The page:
Spain's Bank Could Torpedo Euro
Spain's economic crisis did not result from government overspending. Prior to the Great Recession, Madrid's budget was consistently in surplus, and Spain's debt-to-GDP ratio is only 70% -- lower than Germany or France.
During the boom years, wealthy northern Europeans rushed to purchase second homes and vacations in Spain's sunny climate, instigating a rush of foreign funds into its banks to finance dwellings and hotels. After the 2008 global crisis, land values fell, and banks were stuck with nonperforming real estate loans.
Faced with similar challenges, the U.S. had tools that neither Spain nor the European Union possess.
The Federal Reserve pumped some $2 trillion into U.S. banks and financial institutions -- including purchases of many nonperforming and high-risk loans. The European Central Bank has extended long-term credit to banks against mortgages and business loans deemed secure, but it cannot bail out banks with too many nonperforming loans.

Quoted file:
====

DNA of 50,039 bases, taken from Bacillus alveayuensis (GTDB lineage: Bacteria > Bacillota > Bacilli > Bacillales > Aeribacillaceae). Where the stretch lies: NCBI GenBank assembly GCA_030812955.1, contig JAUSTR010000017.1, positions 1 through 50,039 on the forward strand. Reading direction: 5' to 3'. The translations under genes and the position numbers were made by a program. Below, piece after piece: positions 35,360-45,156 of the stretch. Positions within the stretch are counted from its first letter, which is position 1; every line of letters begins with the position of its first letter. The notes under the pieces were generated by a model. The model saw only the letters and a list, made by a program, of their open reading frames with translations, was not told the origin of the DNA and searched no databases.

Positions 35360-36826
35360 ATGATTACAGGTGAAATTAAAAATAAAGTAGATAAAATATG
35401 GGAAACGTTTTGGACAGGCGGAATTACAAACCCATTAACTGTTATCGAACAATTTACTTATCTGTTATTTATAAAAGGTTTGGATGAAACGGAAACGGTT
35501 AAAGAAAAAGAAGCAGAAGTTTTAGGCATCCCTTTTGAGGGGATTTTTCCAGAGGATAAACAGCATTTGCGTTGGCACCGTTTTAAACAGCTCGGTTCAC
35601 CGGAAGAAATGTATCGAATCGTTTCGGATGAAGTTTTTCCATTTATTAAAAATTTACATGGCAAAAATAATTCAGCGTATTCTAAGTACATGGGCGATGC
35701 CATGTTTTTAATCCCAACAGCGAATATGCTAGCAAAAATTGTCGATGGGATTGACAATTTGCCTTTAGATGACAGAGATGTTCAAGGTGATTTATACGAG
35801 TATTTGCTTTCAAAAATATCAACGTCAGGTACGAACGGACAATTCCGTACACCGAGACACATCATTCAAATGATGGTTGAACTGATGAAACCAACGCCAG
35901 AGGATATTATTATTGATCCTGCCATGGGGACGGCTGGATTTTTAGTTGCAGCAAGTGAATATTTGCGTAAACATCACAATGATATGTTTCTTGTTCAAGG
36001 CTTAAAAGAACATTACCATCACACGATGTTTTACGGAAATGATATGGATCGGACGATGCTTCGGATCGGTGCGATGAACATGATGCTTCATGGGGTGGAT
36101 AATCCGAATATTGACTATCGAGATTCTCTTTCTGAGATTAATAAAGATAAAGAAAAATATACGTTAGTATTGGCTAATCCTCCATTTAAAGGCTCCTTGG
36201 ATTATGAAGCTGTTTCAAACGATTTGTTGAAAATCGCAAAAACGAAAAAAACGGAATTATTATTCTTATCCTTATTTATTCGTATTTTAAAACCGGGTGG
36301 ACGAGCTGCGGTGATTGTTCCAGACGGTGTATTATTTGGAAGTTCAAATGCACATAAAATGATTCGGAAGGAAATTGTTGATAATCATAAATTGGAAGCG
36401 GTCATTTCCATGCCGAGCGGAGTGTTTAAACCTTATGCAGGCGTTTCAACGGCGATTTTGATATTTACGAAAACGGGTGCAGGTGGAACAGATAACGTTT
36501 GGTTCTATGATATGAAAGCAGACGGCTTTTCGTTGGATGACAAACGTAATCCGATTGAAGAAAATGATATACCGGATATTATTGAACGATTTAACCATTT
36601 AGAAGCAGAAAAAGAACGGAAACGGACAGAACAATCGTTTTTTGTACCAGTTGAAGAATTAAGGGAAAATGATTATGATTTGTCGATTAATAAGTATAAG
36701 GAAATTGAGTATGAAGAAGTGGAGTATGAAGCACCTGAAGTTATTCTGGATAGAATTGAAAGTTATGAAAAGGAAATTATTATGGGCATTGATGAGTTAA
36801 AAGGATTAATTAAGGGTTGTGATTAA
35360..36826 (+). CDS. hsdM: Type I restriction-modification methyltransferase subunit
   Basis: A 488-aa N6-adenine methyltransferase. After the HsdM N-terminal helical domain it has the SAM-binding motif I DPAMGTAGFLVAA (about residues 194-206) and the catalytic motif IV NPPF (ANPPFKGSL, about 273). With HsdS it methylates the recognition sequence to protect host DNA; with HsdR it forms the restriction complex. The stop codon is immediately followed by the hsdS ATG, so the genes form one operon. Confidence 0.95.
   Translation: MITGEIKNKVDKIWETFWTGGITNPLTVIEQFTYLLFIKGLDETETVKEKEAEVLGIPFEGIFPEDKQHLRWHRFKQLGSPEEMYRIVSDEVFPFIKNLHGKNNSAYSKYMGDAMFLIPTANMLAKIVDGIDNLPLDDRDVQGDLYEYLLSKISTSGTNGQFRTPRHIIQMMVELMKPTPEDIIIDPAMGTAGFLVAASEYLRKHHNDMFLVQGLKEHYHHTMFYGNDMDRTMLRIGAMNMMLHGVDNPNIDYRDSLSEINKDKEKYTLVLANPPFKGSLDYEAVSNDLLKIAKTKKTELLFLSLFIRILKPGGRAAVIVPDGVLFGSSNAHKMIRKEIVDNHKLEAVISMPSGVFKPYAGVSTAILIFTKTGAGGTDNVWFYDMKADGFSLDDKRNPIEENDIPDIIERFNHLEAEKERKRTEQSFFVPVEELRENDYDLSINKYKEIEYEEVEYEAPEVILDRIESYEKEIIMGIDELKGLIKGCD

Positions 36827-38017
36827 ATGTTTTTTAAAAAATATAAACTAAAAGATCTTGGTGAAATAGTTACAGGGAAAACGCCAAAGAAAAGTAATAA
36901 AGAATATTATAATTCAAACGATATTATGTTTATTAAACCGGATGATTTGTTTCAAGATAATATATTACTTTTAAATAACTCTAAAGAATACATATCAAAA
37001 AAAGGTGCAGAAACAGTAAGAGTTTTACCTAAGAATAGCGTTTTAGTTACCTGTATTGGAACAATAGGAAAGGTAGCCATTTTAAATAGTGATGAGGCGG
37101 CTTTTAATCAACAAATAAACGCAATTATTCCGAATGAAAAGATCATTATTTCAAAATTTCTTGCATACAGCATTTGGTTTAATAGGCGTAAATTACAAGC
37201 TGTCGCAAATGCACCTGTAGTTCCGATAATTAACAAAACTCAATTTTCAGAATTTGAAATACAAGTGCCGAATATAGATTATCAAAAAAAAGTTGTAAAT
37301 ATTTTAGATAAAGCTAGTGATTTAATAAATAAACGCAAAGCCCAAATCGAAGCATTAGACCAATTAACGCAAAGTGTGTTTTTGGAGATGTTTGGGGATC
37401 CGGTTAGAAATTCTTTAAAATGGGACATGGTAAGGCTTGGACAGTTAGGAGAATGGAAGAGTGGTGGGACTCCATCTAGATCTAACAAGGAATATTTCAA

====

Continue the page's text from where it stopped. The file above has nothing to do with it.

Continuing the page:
The ECB can lend money to national central banks, which extend credit to commercial banks against their loans, but if those loans fail, national central banks assume liability. Unlike the Fed and ECB, those can't print money, and their central governments must either tax citizens or borrow euro on international capital markets to make up losses.
A Thin TARP
Madrid's current bank bailout has undertaken an exercise similar to the U.S. Treasury's TARP -- selling bonds to finance bank bailouts; however, the ECB does not stand ready, as the Federal Reserve did for the Treasury, to print money to buy any bonds Madrid can't sell.
The ECB should remain reluctant to acquire powers similar to the Federal Reserve, because it lacks authority the U.S. central bank shares with the Comptroller of the Currency to regulate banks. The European Banking Authority has very limited powers, and bank supervision remains in the hands of national governments, subject to whims of national politicians and elections.